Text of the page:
Common concerns relating to evidence-based veterinary medicine (EBVM)
In the year of 2010 alone, around 18,000 veterinary papers were published in the world, across a myriad of different scientific journals.⊃1;
It is perhaps unrealistic to expect that a busy veterinary surgeon would have the resources (time and otherwise) to read every single publication in his field, critically appraise it and use it as a backdrop in decision making. In the human medicine field, in fact, it is estimated that it takes 10 to 15 years to translate research findings into clinical practice.2 However, when rigorous research underpins medical decisions patient outcomes are expected to be significantly better than when those decisions are steeped in tradition. The case for EBVM is therefore one for improving success rates of clinical decisions and better care.
According to one of the most eminent authors on the subject, evidence based medicine is much more than just reading papers. It is about reading the right papers at the right time and then altering behaviour (yours and other people’s) in the light of what you have found.3 This is obviously very challenging.
According to the Evidence Based Veterinary Medicine Association “The fundamental tenet of Evidence-based Veterinary Medicine is that the practice of medicine should be based on valid, clinically relevant research data, whenever available. This is in preference to the traditional method of medical training—still in sway—that is weighted more toward authoritative “experts,” espousing their best judgments, which are based on their experiences and their understandings of pathophysiology.” Evidence-based Veterinary Medicine is quite simply the incorporation of Evidence-based Medicine into the veterinary profession.4
Isn’t EBVM just a medical ‘fad’ created by young, highly numerate academics to belittle the performance of highly experienced clinicians?
Doctors and veterinary surgeons have always based their decisions on solid evidence – in fact, it would be illegal not to do so.
Indeed all doctors and veterinary surgeons make efforts to be aware of new research which has the potential of improving the outcomes of a given intervention. However, as scientists at heart, they can also recognise that they might be subject to a number of possible sources of bias.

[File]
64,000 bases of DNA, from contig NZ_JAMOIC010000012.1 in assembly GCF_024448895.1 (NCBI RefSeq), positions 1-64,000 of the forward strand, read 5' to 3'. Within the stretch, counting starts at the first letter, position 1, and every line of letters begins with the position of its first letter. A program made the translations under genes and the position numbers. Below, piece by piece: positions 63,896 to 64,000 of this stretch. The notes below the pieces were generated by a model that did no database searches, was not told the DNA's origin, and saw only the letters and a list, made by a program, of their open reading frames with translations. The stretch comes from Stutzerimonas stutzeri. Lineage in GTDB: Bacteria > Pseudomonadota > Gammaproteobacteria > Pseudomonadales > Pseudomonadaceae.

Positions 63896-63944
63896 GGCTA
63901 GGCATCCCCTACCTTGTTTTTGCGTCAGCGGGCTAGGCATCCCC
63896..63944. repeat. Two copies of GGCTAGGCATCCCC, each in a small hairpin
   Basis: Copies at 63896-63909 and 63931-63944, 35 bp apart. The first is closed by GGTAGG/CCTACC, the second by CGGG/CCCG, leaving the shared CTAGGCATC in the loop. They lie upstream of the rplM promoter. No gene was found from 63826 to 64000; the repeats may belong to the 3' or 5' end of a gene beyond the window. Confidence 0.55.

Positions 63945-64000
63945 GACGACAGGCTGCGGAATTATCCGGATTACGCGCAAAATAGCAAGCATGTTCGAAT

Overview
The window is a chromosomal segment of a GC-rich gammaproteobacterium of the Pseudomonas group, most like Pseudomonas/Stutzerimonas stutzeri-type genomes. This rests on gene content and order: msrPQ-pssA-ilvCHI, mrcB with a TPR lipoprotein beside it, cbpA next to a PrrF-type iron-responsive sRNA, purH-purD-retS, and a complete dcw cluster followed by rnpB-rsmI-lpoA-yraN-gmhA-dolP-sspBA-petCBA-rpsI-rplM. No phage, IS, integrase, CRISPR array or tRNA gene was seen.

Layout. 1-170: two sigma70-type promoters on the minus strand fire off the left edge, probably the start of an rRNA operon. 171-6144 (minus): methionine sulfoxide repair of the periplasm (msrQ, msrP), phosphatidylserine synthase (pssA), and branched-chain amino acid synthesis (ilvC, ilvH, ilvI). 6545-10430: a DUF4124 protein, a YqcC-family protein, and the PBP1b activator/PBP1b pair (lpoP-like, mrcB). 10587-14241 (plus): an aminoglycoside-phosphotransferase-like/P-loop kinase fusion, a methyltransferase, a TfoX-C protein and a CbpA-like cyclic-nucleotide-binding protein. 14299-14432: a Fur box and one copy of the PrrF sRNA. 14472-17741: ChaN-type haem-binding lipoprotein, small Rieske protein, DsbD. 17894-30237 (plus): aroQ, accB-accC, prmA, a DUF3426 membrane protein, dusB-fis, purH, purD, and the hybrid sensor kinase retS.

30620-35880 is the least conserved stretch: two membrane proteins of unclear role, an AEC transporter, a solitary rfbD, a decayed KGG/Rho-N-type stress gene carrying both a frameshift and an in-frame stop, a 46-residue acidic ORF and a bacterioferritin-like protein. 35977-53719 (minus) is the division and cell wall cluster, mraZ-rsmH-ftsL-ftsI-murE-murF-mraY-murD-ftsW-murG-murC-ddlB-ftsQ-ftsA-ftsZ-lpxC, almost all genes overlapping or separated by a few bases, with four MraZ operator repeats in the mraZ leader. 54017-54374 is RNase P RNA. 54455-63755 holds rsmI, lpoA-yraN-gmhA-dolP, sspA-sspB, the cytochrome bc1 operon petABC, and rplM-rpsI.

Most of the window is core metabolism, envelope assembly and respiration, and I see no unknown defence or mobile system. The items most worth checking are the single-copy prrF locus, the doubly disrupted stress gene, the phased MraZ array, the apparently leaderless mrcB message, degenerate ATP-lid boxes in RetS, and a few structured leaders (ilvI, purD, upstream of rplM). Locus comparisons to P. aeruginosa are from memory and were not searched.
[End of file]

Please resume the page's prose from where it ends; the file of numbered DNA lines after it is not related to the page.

Personal experience is certainly invaluable in the daily life-saving decisions that veterinary surgeons have to make. The “largest medical textbook of all”, however, is constituted by the accumulation of all the cases that are outside a veterinary surgeon’s personal experience. Even when literature is searched, care must me taken to distinguish what are objective facts and what constitutes subjective advice, even if it is consensual.
Despite the fact that health professionals are increasingly developing more effective ways to keep abreast of the literature, it was found that clinical decisions are often not based on the best available evidence. In fact, only 10 to 21% of decisions are made in this manner,5 with scientific uncertainty being encountered on average three times for every two patients seen by experienced teaching consultants.6 Although these numbers were found specifically for human medicine, they do raise interesting questions for veterinary surgeons, who have access to smaller numbers of systematic reviews and randomised control trial data.
Numbers will never replace the expertise and clinical judgement of a health professional. EBVM is a problem solving approach for veterinary surgeons, rather than a way to siphon away their clinical authority. By definition, evidence-based veterinary medicine is the use of best relevant evidence, in conjunction with clinical expertise, to make the best possible decision about a veterinary patient. In addition, the circumstances of each patient, and the circumstances and values of the owner/carer must also be considered when making an evidence-based decision.7
1. SCImago. SJR - SCImago Journal & Country Rank. [The SCImago Journal & Country Rank] [online] Available from http://www.scimagojr.com [Accessed 17 May 2012]
2. Balas, E.A. et al (eds) (2000) Information Technology Strategies from the United States and the European Union: Transferring Research to Practice for Health Care Improvement (Volume 76 Studies in Health Technology and Informatics) Amsterdam: IOS Press.
3. Greenhalgh, T (2001) How to read a paper: the basics of evidence based medicine, 2nd ed., London: BMJ Books,
4. Evidence Based Veterinary Medicine Association Frequently asked questions (FAQ) [Evidence Based Veterinary Medicine Association ][online] Available from http://www.ebvma.org/?q=content/frequently-asked-questions-faq [Accessed 17 May 2012]
5. Dubinsky, Michael and Ferguson, John H (1990) Analysis of The National Institutes of Health Medicare Coverage Assessment International Journal of Technology Assessment in Health Care Volume 6 (03) pp 480-488
6. Covell, DG et al (1985) Information needs in office practice: are they being met? Annals of Internal Medicine 103 (4) pp 596-599
7. Centre for Evidence-based Veterinary Medicine What is evidence-based veterinary medicine? [Centre for Evidence-based Veterinary Medicine] [online] Available from http://www.nottingham.ac.uk/cevm/whatisevidence-basedveterinarymedicine/whatisevidence-basedvetrinarymedicine.aspx [Accessed 17 May 2012]